Tigard leaves Timberwolves in the dark
TUALATIN — At around 8 p.m., Jake Leavitt stood in the dark on the football field at Tigard High School.
"This is the weirdest Tualatin game ever," Leavitt, a senior running back/linebacker on the Tiger football team said at that time.
Well, about three hours later, Leavitt was under the bright lights, standing on the football field at Tualatin High School. And he had a big smile on his face.
"This was one of the most fun games I've every had playing football," Leavitt said at that time.
And, likely one of the craziest, and most unlikely.
In a game that started at Tigard High School, and following a power outage, finished up at Tualatin High School, the Tigers scored a 28-6 win over the rival Timberwolves on Friday in a Three Rivers League football finale.
"That was such a weird game. It was definitely something different," Tigard senior lineman Burke Albaugh said. "We had to move the game here."
"If anything, it motivated us," Leavitt said. "We wanted to beat them on their home turf."
With the win, Tigard finished the regular season with a 6-1 record in TRL games (7-2 overall), putting the Tigers in a tie with Lake Oswego (who Tigard defeated 31-28 earlier in the season) for first place in the final league standings.
"This was a really big win for us," Albaugh said. "With the title, and the rankings and everything. And we knew that Tualatin was a good team. We took them seriously."
"We really wanted to win this game and play good football," said Tigard senior defensive back Micah O'Donnell, who had a fourth-quarter interception to help seal the win. "We played hard."
With the setback, Tualatin moved to 4-3 in TRL games (6-3 overall), putting the Timberwolves in fourth place in the final league standings.
"It was tough to go from Tigard over here to Tualatin," said Tualatin senior Chris Freese, who had an interception to help set up the Wolves' only touchdown of the contest. "I don't know if something like that has ever happened before."
The game started off simply enough, over at Tigard High School, with both defenses playing strong.
The Tigers hit the first big play of the game, with freshman quarterback Drew Carter connecting with senior receiver Jakob Harrold on a 45-yard pass play that moved the ball inside the Tualatin 1-yard line.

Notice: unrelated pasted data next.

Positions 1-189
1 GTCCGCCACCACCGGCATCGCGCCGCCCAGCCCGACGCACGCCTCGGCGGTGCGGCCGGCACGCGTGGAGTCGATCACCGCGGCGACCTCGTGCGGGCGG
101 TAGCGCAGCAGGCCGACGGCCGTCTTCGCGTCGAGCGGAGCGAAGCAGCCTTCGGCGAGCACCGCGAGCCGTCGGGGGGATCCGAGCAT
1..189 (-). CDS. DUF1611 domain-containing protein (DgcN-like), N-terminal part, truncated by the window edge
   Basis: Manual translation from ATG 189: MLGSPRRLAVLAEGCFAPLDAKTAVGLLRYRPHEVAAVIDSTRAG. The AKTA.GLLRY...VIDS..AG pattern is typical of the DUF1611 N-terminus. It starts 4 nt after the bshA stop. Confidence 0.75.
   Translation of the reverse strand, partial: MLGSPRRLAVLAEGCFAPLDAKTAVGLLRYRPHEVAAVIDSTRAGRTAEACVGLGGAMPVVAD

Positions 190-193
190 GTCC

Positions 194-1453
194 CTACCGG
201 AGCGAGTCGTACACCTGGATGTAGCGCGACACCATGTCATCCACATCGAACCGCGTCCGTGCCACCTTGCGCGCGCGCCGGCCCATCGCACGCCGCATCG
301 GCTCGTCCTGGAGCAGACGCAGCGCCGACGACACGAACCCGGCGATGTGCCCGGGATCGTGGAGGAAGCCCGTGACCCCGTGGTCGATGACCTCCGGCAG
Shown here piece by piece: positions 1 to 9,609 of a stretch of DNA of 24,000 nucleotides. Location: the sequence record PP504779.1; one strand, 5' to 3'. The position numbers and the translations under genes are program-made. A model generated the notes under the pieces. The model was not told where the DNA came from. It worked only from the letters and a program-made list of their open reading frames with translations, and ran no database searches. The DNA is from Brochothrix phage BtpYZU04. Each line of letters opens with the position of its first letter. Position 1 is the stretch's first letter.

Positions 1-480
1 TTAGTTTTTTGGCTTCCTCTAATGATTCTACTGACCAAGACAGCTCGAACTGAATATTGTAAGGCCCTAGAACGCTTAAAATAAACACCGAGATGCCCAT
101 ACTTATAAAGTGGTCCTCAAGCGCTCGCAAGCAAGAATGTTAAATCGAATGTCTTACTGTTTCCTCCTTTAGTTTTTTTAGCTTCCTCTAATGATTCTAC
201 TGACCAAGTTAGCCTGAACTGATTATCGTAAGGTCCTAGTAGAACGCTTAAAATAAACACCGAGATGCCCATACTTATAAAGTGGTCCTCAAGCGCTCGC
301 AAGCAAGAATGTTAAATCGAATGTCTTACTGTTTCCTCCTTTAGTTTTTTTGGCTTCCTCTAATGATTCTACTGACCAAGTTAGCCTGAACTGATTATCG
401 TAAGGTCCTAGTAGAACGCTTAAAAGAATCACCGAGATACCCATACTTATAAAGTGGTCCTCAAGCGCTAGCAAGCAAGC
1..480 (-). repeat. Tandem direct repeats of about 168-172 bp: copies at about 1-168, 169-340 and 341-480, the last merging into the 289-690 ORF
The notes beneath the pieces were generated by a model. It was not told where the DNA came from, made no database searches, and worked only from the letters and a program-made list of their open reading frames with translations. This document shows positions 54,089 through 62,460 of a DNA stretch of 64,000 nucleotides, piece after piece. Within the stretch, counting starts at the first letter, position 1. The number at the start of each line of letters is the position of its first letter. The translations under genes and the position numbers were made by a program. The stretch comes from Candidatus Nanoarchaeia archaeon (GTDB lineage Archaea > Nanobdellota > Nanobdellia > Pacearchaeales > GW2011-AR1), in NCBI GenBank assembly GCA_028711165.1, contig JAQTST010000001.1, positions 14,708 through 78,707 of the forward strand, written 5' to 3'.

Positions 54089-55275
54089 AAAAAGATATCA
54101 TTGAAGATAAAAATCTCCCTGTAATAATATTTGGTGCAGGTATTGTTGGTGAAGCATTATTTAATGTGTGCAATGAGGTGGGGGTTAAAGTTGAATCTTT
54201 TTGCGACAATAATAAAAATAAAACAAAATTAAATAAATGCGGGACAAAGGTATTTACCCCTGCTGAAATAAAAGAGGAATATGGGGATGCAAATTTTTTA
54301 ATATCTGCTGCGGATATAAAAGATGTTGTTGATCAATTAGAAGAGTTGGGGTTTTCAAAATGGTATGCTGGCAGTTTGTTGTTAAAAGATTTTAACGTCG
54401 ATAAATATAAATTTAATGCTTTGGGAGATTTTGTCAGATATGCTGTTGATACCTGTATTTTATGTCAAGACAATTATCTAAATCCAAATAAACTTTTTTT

But, just went the officials were ready to spot the ball for play, it happened. More specifically, it went dark.
All the lights at Tigard High School went out. And, it certainly appeared that the unexpected power outage hit the entire local Tigard area.
After a little less than an hour of waiting in the dark at Tigard High School, the decision was made to move the contest over to neighboring Tualatin High School.
"On the bus ride over here (to Tualatin), we were singing songs," Albaugh said with a smile. "That kept our morale up. And we really focused on the game. We really wanted to beat them. They've been our rivals since third grade."
"Our coaches and teammates emphasized on staying focused," O'Donnell said.
"Once we found out we were going to Tualatin, we refocused," Leavitt said. "We showed up ready to play."
They certainly did.
And, when the game resumed at 9:10 p.m., about 1:55 after the power outage at Tigard, the Tiger running game and defense took over.
On the very first play after play resumed, Leavitt powered his way into the end zone from a yard out, giving Tigard a 7-0 lead with 4 minutes and 57 seconds left to play in the first quarter.
The next time Tigard had the ball, the Tigers, behind the running of Leavitt, senior Spencer Smith and junior Malcolm Stockdale, moved the ball 91 yards in 18 plays.
Leavitt capped off the drive with a two-yard touchdown run, leaping over the pile and into the end zone, upping the Tigard lead to 14-0 with 4:32 left to play in the second quarter. The Tigers would go on to take that 14-point lead into the second half.